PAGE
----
Poor understanding of the new Medicare Part D drug benefit program resulted in low favorability ratings when it launched in 2005, just as unfamiliarity is resulting in low enthusiasm for the soon-to-come health insurance exchanges.

A new report from the Center on Health Insurance Reforms at Georgetown University examines how lessons learned when launching the drug benefit program can ease HIX rollout across the nation. The Robert Wood Johnson Foundation sponsored creation of the report.

“Like the exchanges, Part D required extensive outreach and education in a short time frame,” report authors explain. “And, like the exchanges, Part D also required ongoing coordination among federal and state agencies and private plan sponsors. But there are also differences between the two programs. Whereas Part D was a new benefit added to Medicare and run by the federal government, the success of exchanges depends heavily on continued state involvement and cooperation. And, whereas the target population for Part D was relatively easily identified and reachable through Medicare’s existing means of communication, the target population for exchanges--primarily the uninsured--is more diverse, and there is no existing formal mechanism for communicating with them.”

Other changes included Part D having more implementation funding available than exchanges, and policymakers that opposed the drug benefit program later sought to help enroll their constituents, a scenario that may not be repeated as many conservative policymakers today continue efforts to impede insurance exchanges.

But there are similarities to doubts that surfaced about Part D’s viability and the same doubts now for HIX. Between enactment of the Part D law in December 2003 and the benefits starting in January 2006, there were concerns of having sufficient plan sponsors to support the program, just as there are now for HIX. By the time open enrollment started for Part D, enrollees had ample choices. The new report notes that many insurers will be attracted to exchanges by the availability of premium tax credits for potential enrollees.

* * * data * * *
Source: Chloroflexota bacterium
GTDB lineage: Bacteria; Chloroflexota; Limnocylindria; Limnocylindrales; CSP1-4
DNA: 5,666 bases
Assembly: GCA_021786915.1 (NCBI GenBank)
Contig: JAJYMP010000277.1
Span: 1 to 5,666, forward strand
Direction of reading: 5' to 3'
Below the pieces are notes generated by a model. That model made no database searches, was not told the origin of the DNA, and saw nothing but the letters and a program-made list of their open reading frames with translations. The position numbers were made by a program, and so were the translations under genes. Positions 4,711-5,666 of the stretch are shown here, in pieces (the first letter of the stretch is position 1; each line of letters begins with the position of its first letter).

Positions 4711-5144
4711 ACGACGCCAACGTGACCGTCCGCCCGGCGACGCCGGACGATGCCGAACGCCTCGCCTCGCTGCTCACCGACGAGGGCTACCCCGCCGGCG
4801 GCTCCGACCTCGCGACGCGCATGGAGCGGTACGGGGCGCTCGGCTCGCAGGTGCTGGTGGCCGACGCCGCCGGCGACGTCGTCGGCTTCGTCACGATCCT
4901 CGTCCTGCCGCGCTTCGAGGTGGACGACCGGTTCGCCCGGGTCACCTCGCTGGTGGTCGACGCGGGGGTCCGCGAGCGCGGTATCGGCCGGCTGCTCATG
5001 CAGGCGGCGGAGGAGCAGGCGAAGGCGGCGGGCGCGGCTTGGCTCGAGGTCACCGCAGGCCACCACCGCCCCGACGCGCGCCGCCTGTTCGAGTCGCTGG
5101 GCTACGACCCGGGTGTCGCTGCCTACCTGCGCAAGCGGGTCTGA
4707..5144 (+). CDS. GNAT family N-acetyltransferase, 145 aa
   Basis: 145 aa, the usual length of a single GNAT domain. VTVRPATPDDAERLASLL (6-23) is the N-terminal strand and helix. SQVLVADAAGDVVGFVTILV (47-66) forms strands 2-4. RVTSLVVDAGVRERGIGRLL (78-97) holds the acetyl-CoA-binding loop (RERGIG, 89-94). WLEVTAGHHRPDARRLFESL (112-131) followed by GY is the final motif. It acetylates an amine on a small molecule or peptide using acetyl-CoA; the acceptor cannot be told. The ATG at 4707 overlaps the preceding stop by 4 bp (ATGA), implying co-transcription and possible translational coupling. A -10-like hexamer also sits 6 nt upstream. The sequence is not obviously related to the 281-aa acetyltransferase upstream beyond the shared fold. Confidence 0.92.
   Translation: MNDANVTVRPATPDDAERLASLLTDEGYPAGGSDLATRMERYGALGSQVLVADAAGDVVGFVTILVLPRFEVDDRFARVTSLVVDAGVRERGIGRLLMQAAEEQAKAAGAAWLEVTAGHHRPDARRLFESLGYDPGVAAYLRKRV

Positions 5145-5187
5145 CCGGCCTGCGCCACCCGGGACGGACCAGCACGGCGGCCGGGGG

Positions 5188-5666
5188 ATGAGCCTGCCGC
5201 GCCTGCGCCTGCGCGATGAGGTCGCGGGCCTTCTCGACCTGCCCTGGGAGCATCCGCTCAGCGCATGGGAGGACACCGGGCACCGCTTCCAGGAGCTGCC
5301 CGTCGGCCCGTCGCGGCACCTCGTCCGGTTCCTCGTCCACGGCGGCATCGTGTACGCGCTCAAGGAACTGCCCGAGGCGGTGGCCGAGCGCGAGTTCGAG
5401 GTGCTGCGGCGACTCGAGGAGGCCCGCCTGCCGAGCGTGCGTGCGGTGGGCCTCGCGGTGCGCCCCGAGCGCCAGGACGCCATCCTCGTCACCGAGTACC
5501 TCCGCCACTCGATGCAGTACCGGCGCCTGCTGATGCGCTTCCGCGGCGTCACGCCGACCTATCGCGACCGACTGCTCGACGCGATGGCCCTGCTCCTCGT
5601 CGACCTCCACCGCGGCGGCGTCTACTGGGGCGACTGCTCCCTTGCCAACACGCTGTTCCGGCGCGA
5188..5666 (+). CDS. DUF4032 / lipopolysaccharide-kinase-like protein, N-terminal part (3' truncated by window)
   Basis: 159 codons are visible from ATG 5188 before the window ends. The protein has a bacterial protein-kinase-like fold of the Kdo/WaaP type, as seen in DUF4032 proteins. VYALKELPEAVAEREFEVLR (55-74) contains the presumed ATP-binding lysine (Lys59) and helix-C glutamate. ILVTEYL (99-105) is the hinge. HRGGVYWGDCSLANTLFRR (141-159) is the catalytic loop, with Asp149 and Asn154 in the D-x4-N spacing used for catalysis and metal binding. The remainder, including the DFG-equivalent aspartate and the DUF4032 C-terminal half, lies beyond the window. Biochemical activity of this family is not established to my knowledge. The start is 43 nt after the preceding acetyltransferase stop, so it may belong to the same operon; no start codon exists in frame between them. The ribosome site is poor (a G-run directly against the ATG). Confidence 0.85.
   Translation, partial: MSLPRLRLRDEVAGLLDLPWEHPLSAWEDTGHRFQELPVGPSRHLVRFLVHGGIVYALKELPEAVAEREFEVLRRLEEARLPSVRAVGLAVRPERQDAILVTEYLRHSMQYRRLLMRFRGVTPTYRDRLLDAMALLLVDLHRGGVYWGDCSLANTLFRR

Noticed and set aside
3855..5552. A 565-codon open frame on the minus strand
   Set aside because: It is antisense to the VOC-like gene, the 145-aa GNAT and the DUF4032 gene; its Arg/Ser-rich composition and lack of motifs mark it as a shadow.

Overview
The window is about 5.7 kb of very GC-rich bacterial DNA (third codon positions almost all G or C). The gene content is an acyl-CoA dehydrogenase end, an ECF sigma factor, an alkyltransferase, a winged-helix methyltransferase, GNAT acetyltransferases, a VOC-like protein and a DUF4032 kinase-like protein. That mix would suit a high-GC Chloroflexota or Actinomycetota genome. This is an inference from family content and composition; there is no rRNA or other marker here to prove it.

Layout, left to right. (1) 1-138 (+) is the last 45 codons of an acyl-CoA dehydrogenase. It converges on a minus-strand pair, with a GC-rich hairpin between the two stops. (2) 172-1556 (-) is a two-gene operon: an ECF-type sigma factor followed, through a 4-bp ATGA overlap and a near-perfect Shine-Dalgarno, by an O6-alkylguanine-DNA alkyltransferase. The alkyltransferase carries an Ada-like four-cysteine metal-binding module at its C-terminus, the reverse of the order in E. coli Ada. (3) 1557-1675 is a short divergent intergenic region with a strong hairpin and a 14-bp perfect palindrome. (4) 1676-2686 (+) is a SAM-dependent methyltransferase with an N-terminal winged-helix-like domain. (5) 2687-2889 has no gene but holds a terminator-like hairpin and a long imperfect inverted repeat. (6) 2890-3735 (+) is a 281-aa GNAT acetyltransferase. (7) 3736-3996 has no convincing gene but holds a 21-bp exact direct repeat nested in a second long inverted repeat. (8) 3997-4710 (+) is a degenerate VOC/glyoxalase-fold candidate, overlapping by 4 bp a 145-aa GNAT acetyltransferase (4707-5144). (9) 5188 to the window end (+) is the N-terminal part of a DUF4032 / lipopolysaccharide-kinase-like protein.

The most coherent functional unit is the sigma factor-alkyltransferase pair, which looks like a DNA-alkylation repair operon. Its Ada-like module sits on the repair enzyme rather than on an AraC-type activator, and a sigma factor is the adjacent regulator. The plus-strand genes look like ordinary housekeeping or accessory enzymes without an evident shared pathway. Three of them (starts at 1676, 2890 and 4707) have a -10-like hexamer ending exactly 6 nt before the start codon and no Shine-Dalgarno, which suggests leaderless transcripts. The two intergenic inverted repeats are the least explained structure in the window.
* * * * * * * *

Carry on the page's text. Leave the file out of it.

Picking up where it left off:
Part D program readiness by January 2006 was a big worry but it got launched on schedule. “Although the information system demands for the exchanges are much greater than they were for CMS in implementing Part D, the federal government and states are actively testing the necessary systems,” according to the report. There were still more concerns about Part D premium costs being too high for many to afford and the actual costs were lower. Now with fears of “sticker shock” when insurance exchanges launch, report authors note that for most consumers, premium increases because of the higher risk profile of many enrollees “will likely be mitigated by federal premium and cost-sharing subsidies. Some early rate filings suggest that the fear of rate shock may be overstated.”

Education and outreach, however, was a challenge for Part D and will be for exchanges. Some initiatives that worked to promote Part D can be reused this time around, but early efforts have fizzled and the environment is more hostile, the report states. “Some of the difficulty stems from widespread misinformation about the law, ongoing legal challenges, a polarized political atmosphere, and congressional rejection of the Administration’s request for additional implementation funds. However, a major educational campaign is expected to start during the summer.”

The report, “Launching the Medicare Part D Program: Lessons for the New Health Insurance Marketplaces,” is available here.

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